close menu
3 Miniature Painting Hacks From The Kitchen
Geek & Sundry Painter's GuildGeek & Sundry Painter's Guild

3 Miniature Painting Hacks From The Kitchen

I’ll be the first to admit that there are moments where I feel totally spoiled as a hobbyist. It feels like there’s a product for everything. At the same time, specialty products come with a specialty premium taxed onto the price: that $10 I spent for 3.5 oz of basing sand seems pretty extravagant upon reflection (I’d rather have spent more money on minis, to be honest.) Sometimes the best tools can’t be found at the hobby store (and are found in odd places, like the cosmetic aisle). Sometimes cheaper alternatives can be found by looking around your home.  Either way, these tips might give you some help or inspiration for your next miniature painting project.

Check Out Your Spice Rack for Basing Materials

I’m constantly raiding my cupboards for unique items to put on bases. There are so many interesting effects that you can achieve with things that are commonly used in the kitchen.  Take, for example, baking soda. When sprinkled on a layer of extra-thick cyanoacetate glue (AKA gel superglue), it has a chemical reaction that sets the superglue immediately while also crystalizing to create a lovely snowy-ice effect that is somewhat translucent while having a little white powder texture.

Baking Soda (1)

A second basing material that I have a near abundance of and am admittedly addicted to is my beloved coffee. Used (and subsequently dried) coffee grounds are a fantastic basing medium. You can superglue them down and use their brown colour to your benefit, or you can put a PVA glue seal down (a mix of  between 3:1 and 5:1 water to PVA glue) on top of already glued down coffee grounds and paint them up (the glue seal will prevent colour from staining whatever you put on them. If you leave it unpainted, it’s pretty convincing dirt.

Coffee

Since I feel that bases look best with a mix of at least 2 textures on them, a coffee-ground dirt base is easily embellished with dried herbs and spices. You can lay them on unadorned for some dry leaf fall texture, or you can add some paint to them for better emphasis. Starting from the top and going clockwise, the herbs on this base consist of dried rosemary, dill, thyme (rubbed) and Italian seasoning. On the right,  the rosemary is painted with a mustard brown colour, the dill has a little brighter green painted on it, I added a brownish orange to the thyme and the Italian seasoning was painted with a mix of fall colours. And yes, that is coffee as the textured earth on the base.Herbs (1)
Finally, peppercorns are fabulous additions to bases as round shapes. I used some white peppercorns (painted orange) for pumpkins and black pepper (painted with silver and a dark wash) as a pile of cannonballs, but these would be great as other ornamentation. They can also be crushed for a larger, more coarse texture to mix with coffee grounds.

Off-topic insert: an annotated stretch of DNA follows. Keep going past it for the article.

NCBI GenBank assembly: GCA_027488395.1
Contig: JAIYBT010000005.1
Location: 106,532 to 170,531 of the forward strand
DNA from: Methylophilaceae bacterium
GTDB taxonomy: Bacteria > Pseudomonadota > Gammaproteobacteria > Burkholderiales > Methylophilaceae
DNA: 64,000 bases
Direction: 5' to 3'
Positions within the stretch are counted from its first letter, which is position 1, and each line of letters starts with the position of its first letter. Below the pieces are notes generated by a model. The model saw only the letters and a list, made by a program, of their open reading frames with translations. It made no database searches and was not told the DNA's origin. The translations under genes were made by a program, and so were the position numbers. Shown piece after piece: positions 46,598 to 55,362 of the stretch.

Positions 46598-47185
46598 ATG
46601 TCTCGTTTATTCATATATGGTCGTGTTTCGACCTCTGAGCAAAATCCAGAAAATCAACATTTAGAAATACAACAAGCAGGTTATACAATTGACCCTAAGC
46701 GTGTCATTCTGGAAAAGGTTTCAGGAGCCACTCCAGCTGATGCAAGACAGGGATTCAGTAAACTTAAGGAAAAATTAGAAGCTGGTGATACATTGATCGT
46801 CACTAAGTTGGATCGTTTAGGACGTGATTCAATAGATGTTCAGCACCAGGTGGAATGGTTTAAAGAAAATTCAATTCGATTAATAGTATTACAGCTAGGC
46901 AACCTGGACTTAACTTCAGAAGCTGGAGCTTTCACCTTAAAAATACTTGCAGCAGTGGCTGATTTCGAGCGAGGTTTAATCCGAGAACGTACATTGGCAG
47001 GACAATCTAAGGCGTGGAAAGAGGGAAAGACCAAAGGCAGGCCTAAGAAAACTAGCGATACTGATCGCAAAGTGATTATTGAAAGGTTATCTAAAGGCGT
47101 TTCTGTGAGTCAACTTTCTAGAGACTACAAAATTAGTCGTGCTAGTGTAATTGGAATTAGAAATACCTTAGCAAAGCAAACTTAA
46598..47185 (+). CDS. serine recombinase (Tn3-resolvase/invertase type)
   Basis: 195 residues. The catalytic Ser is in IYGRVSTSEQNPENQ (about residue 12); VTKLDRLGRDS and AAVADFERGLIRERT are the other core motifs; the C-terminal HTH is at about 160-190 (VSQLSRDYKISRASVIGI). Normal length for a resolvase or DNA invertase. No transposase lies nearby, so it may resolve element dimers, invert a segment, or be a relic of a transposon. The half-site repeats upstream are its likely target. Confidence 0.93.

Peppercorns

Put The Kettle On To Reshape Miniatures

Hot Water

Whether you’ve got a weird bend in a plastic sword, spear or staff, or you’re looking to reshape your plastic miniature, hot water is your friend. Put the kettle on (or microwave some water) and bring it to a boil. Depending on what you need, pour the water over or dunk the miniature, letting the heat warm the plastic. With gentle pressure, reshape the miniature, holding the shape in place until it cools (or you can dunk it in some ice cold water to speed up the process).  You can even do it to pre-painted miniatures, as I did in this Geek & Sundry Vlog, using a prepainted D&D Attack Wing miniature, though I wouldn’t recommend doing this after you’ve completed a paint job.

2017-09-21 21_53_54-Dungeons & Dragons Attack Wing - Model Makeovers - YouTube

Please Pass The Salt (For Weathering Effects)

Got hairspray and salt? You can do some excellent weathering and paint chip effects with the pair of them. Spray the hairspray, throw on the salt and let it dry. Add some paint on top, and then go in with a wet brush and rub the salt and hairspray off to reveal the paint underneath.

Bonus Tip: Dishsoap is Tough On Grease But Great For Minis

I use dishsoap so much when I paint miniatures that I have a small bottle of it in my hobby kit, for good reason. Check out the article on Household Hobby Hacks to find out what I use it for.

20170807_g_newsletter_banner_560x100

Looking to learn more about painting miniatures, be sure to join Will Friedle on The Painter’s Guild this Monday on Alpha and jump on the miniature painting bandwagon! Share your photos of your painted miniatures on social media using the hashtag #happylittleminis and your minis might be featured here on Geek & Sundry!

Image Credits: Teri Litorco

Teri Litorco is a tabletop game fangirl who makes YouTube videos about miniature games that include various painting tutorials and helpful tips. To keep up with what she’s playing and painting follow her on FacebookInstagram, and Twitter, and help her continue to make accessible painting tutorials by supporting her on Patreon.

Critical Role Fan Art Gallery – Looking Back

Critical Role Fan Art Gallery – Looking Back

article
Critical Role

Critical Role: Episode 115 – The Chapter Closes

show
Critical Role

Critical Role: Episode 114 – Vecna, The Ascended

show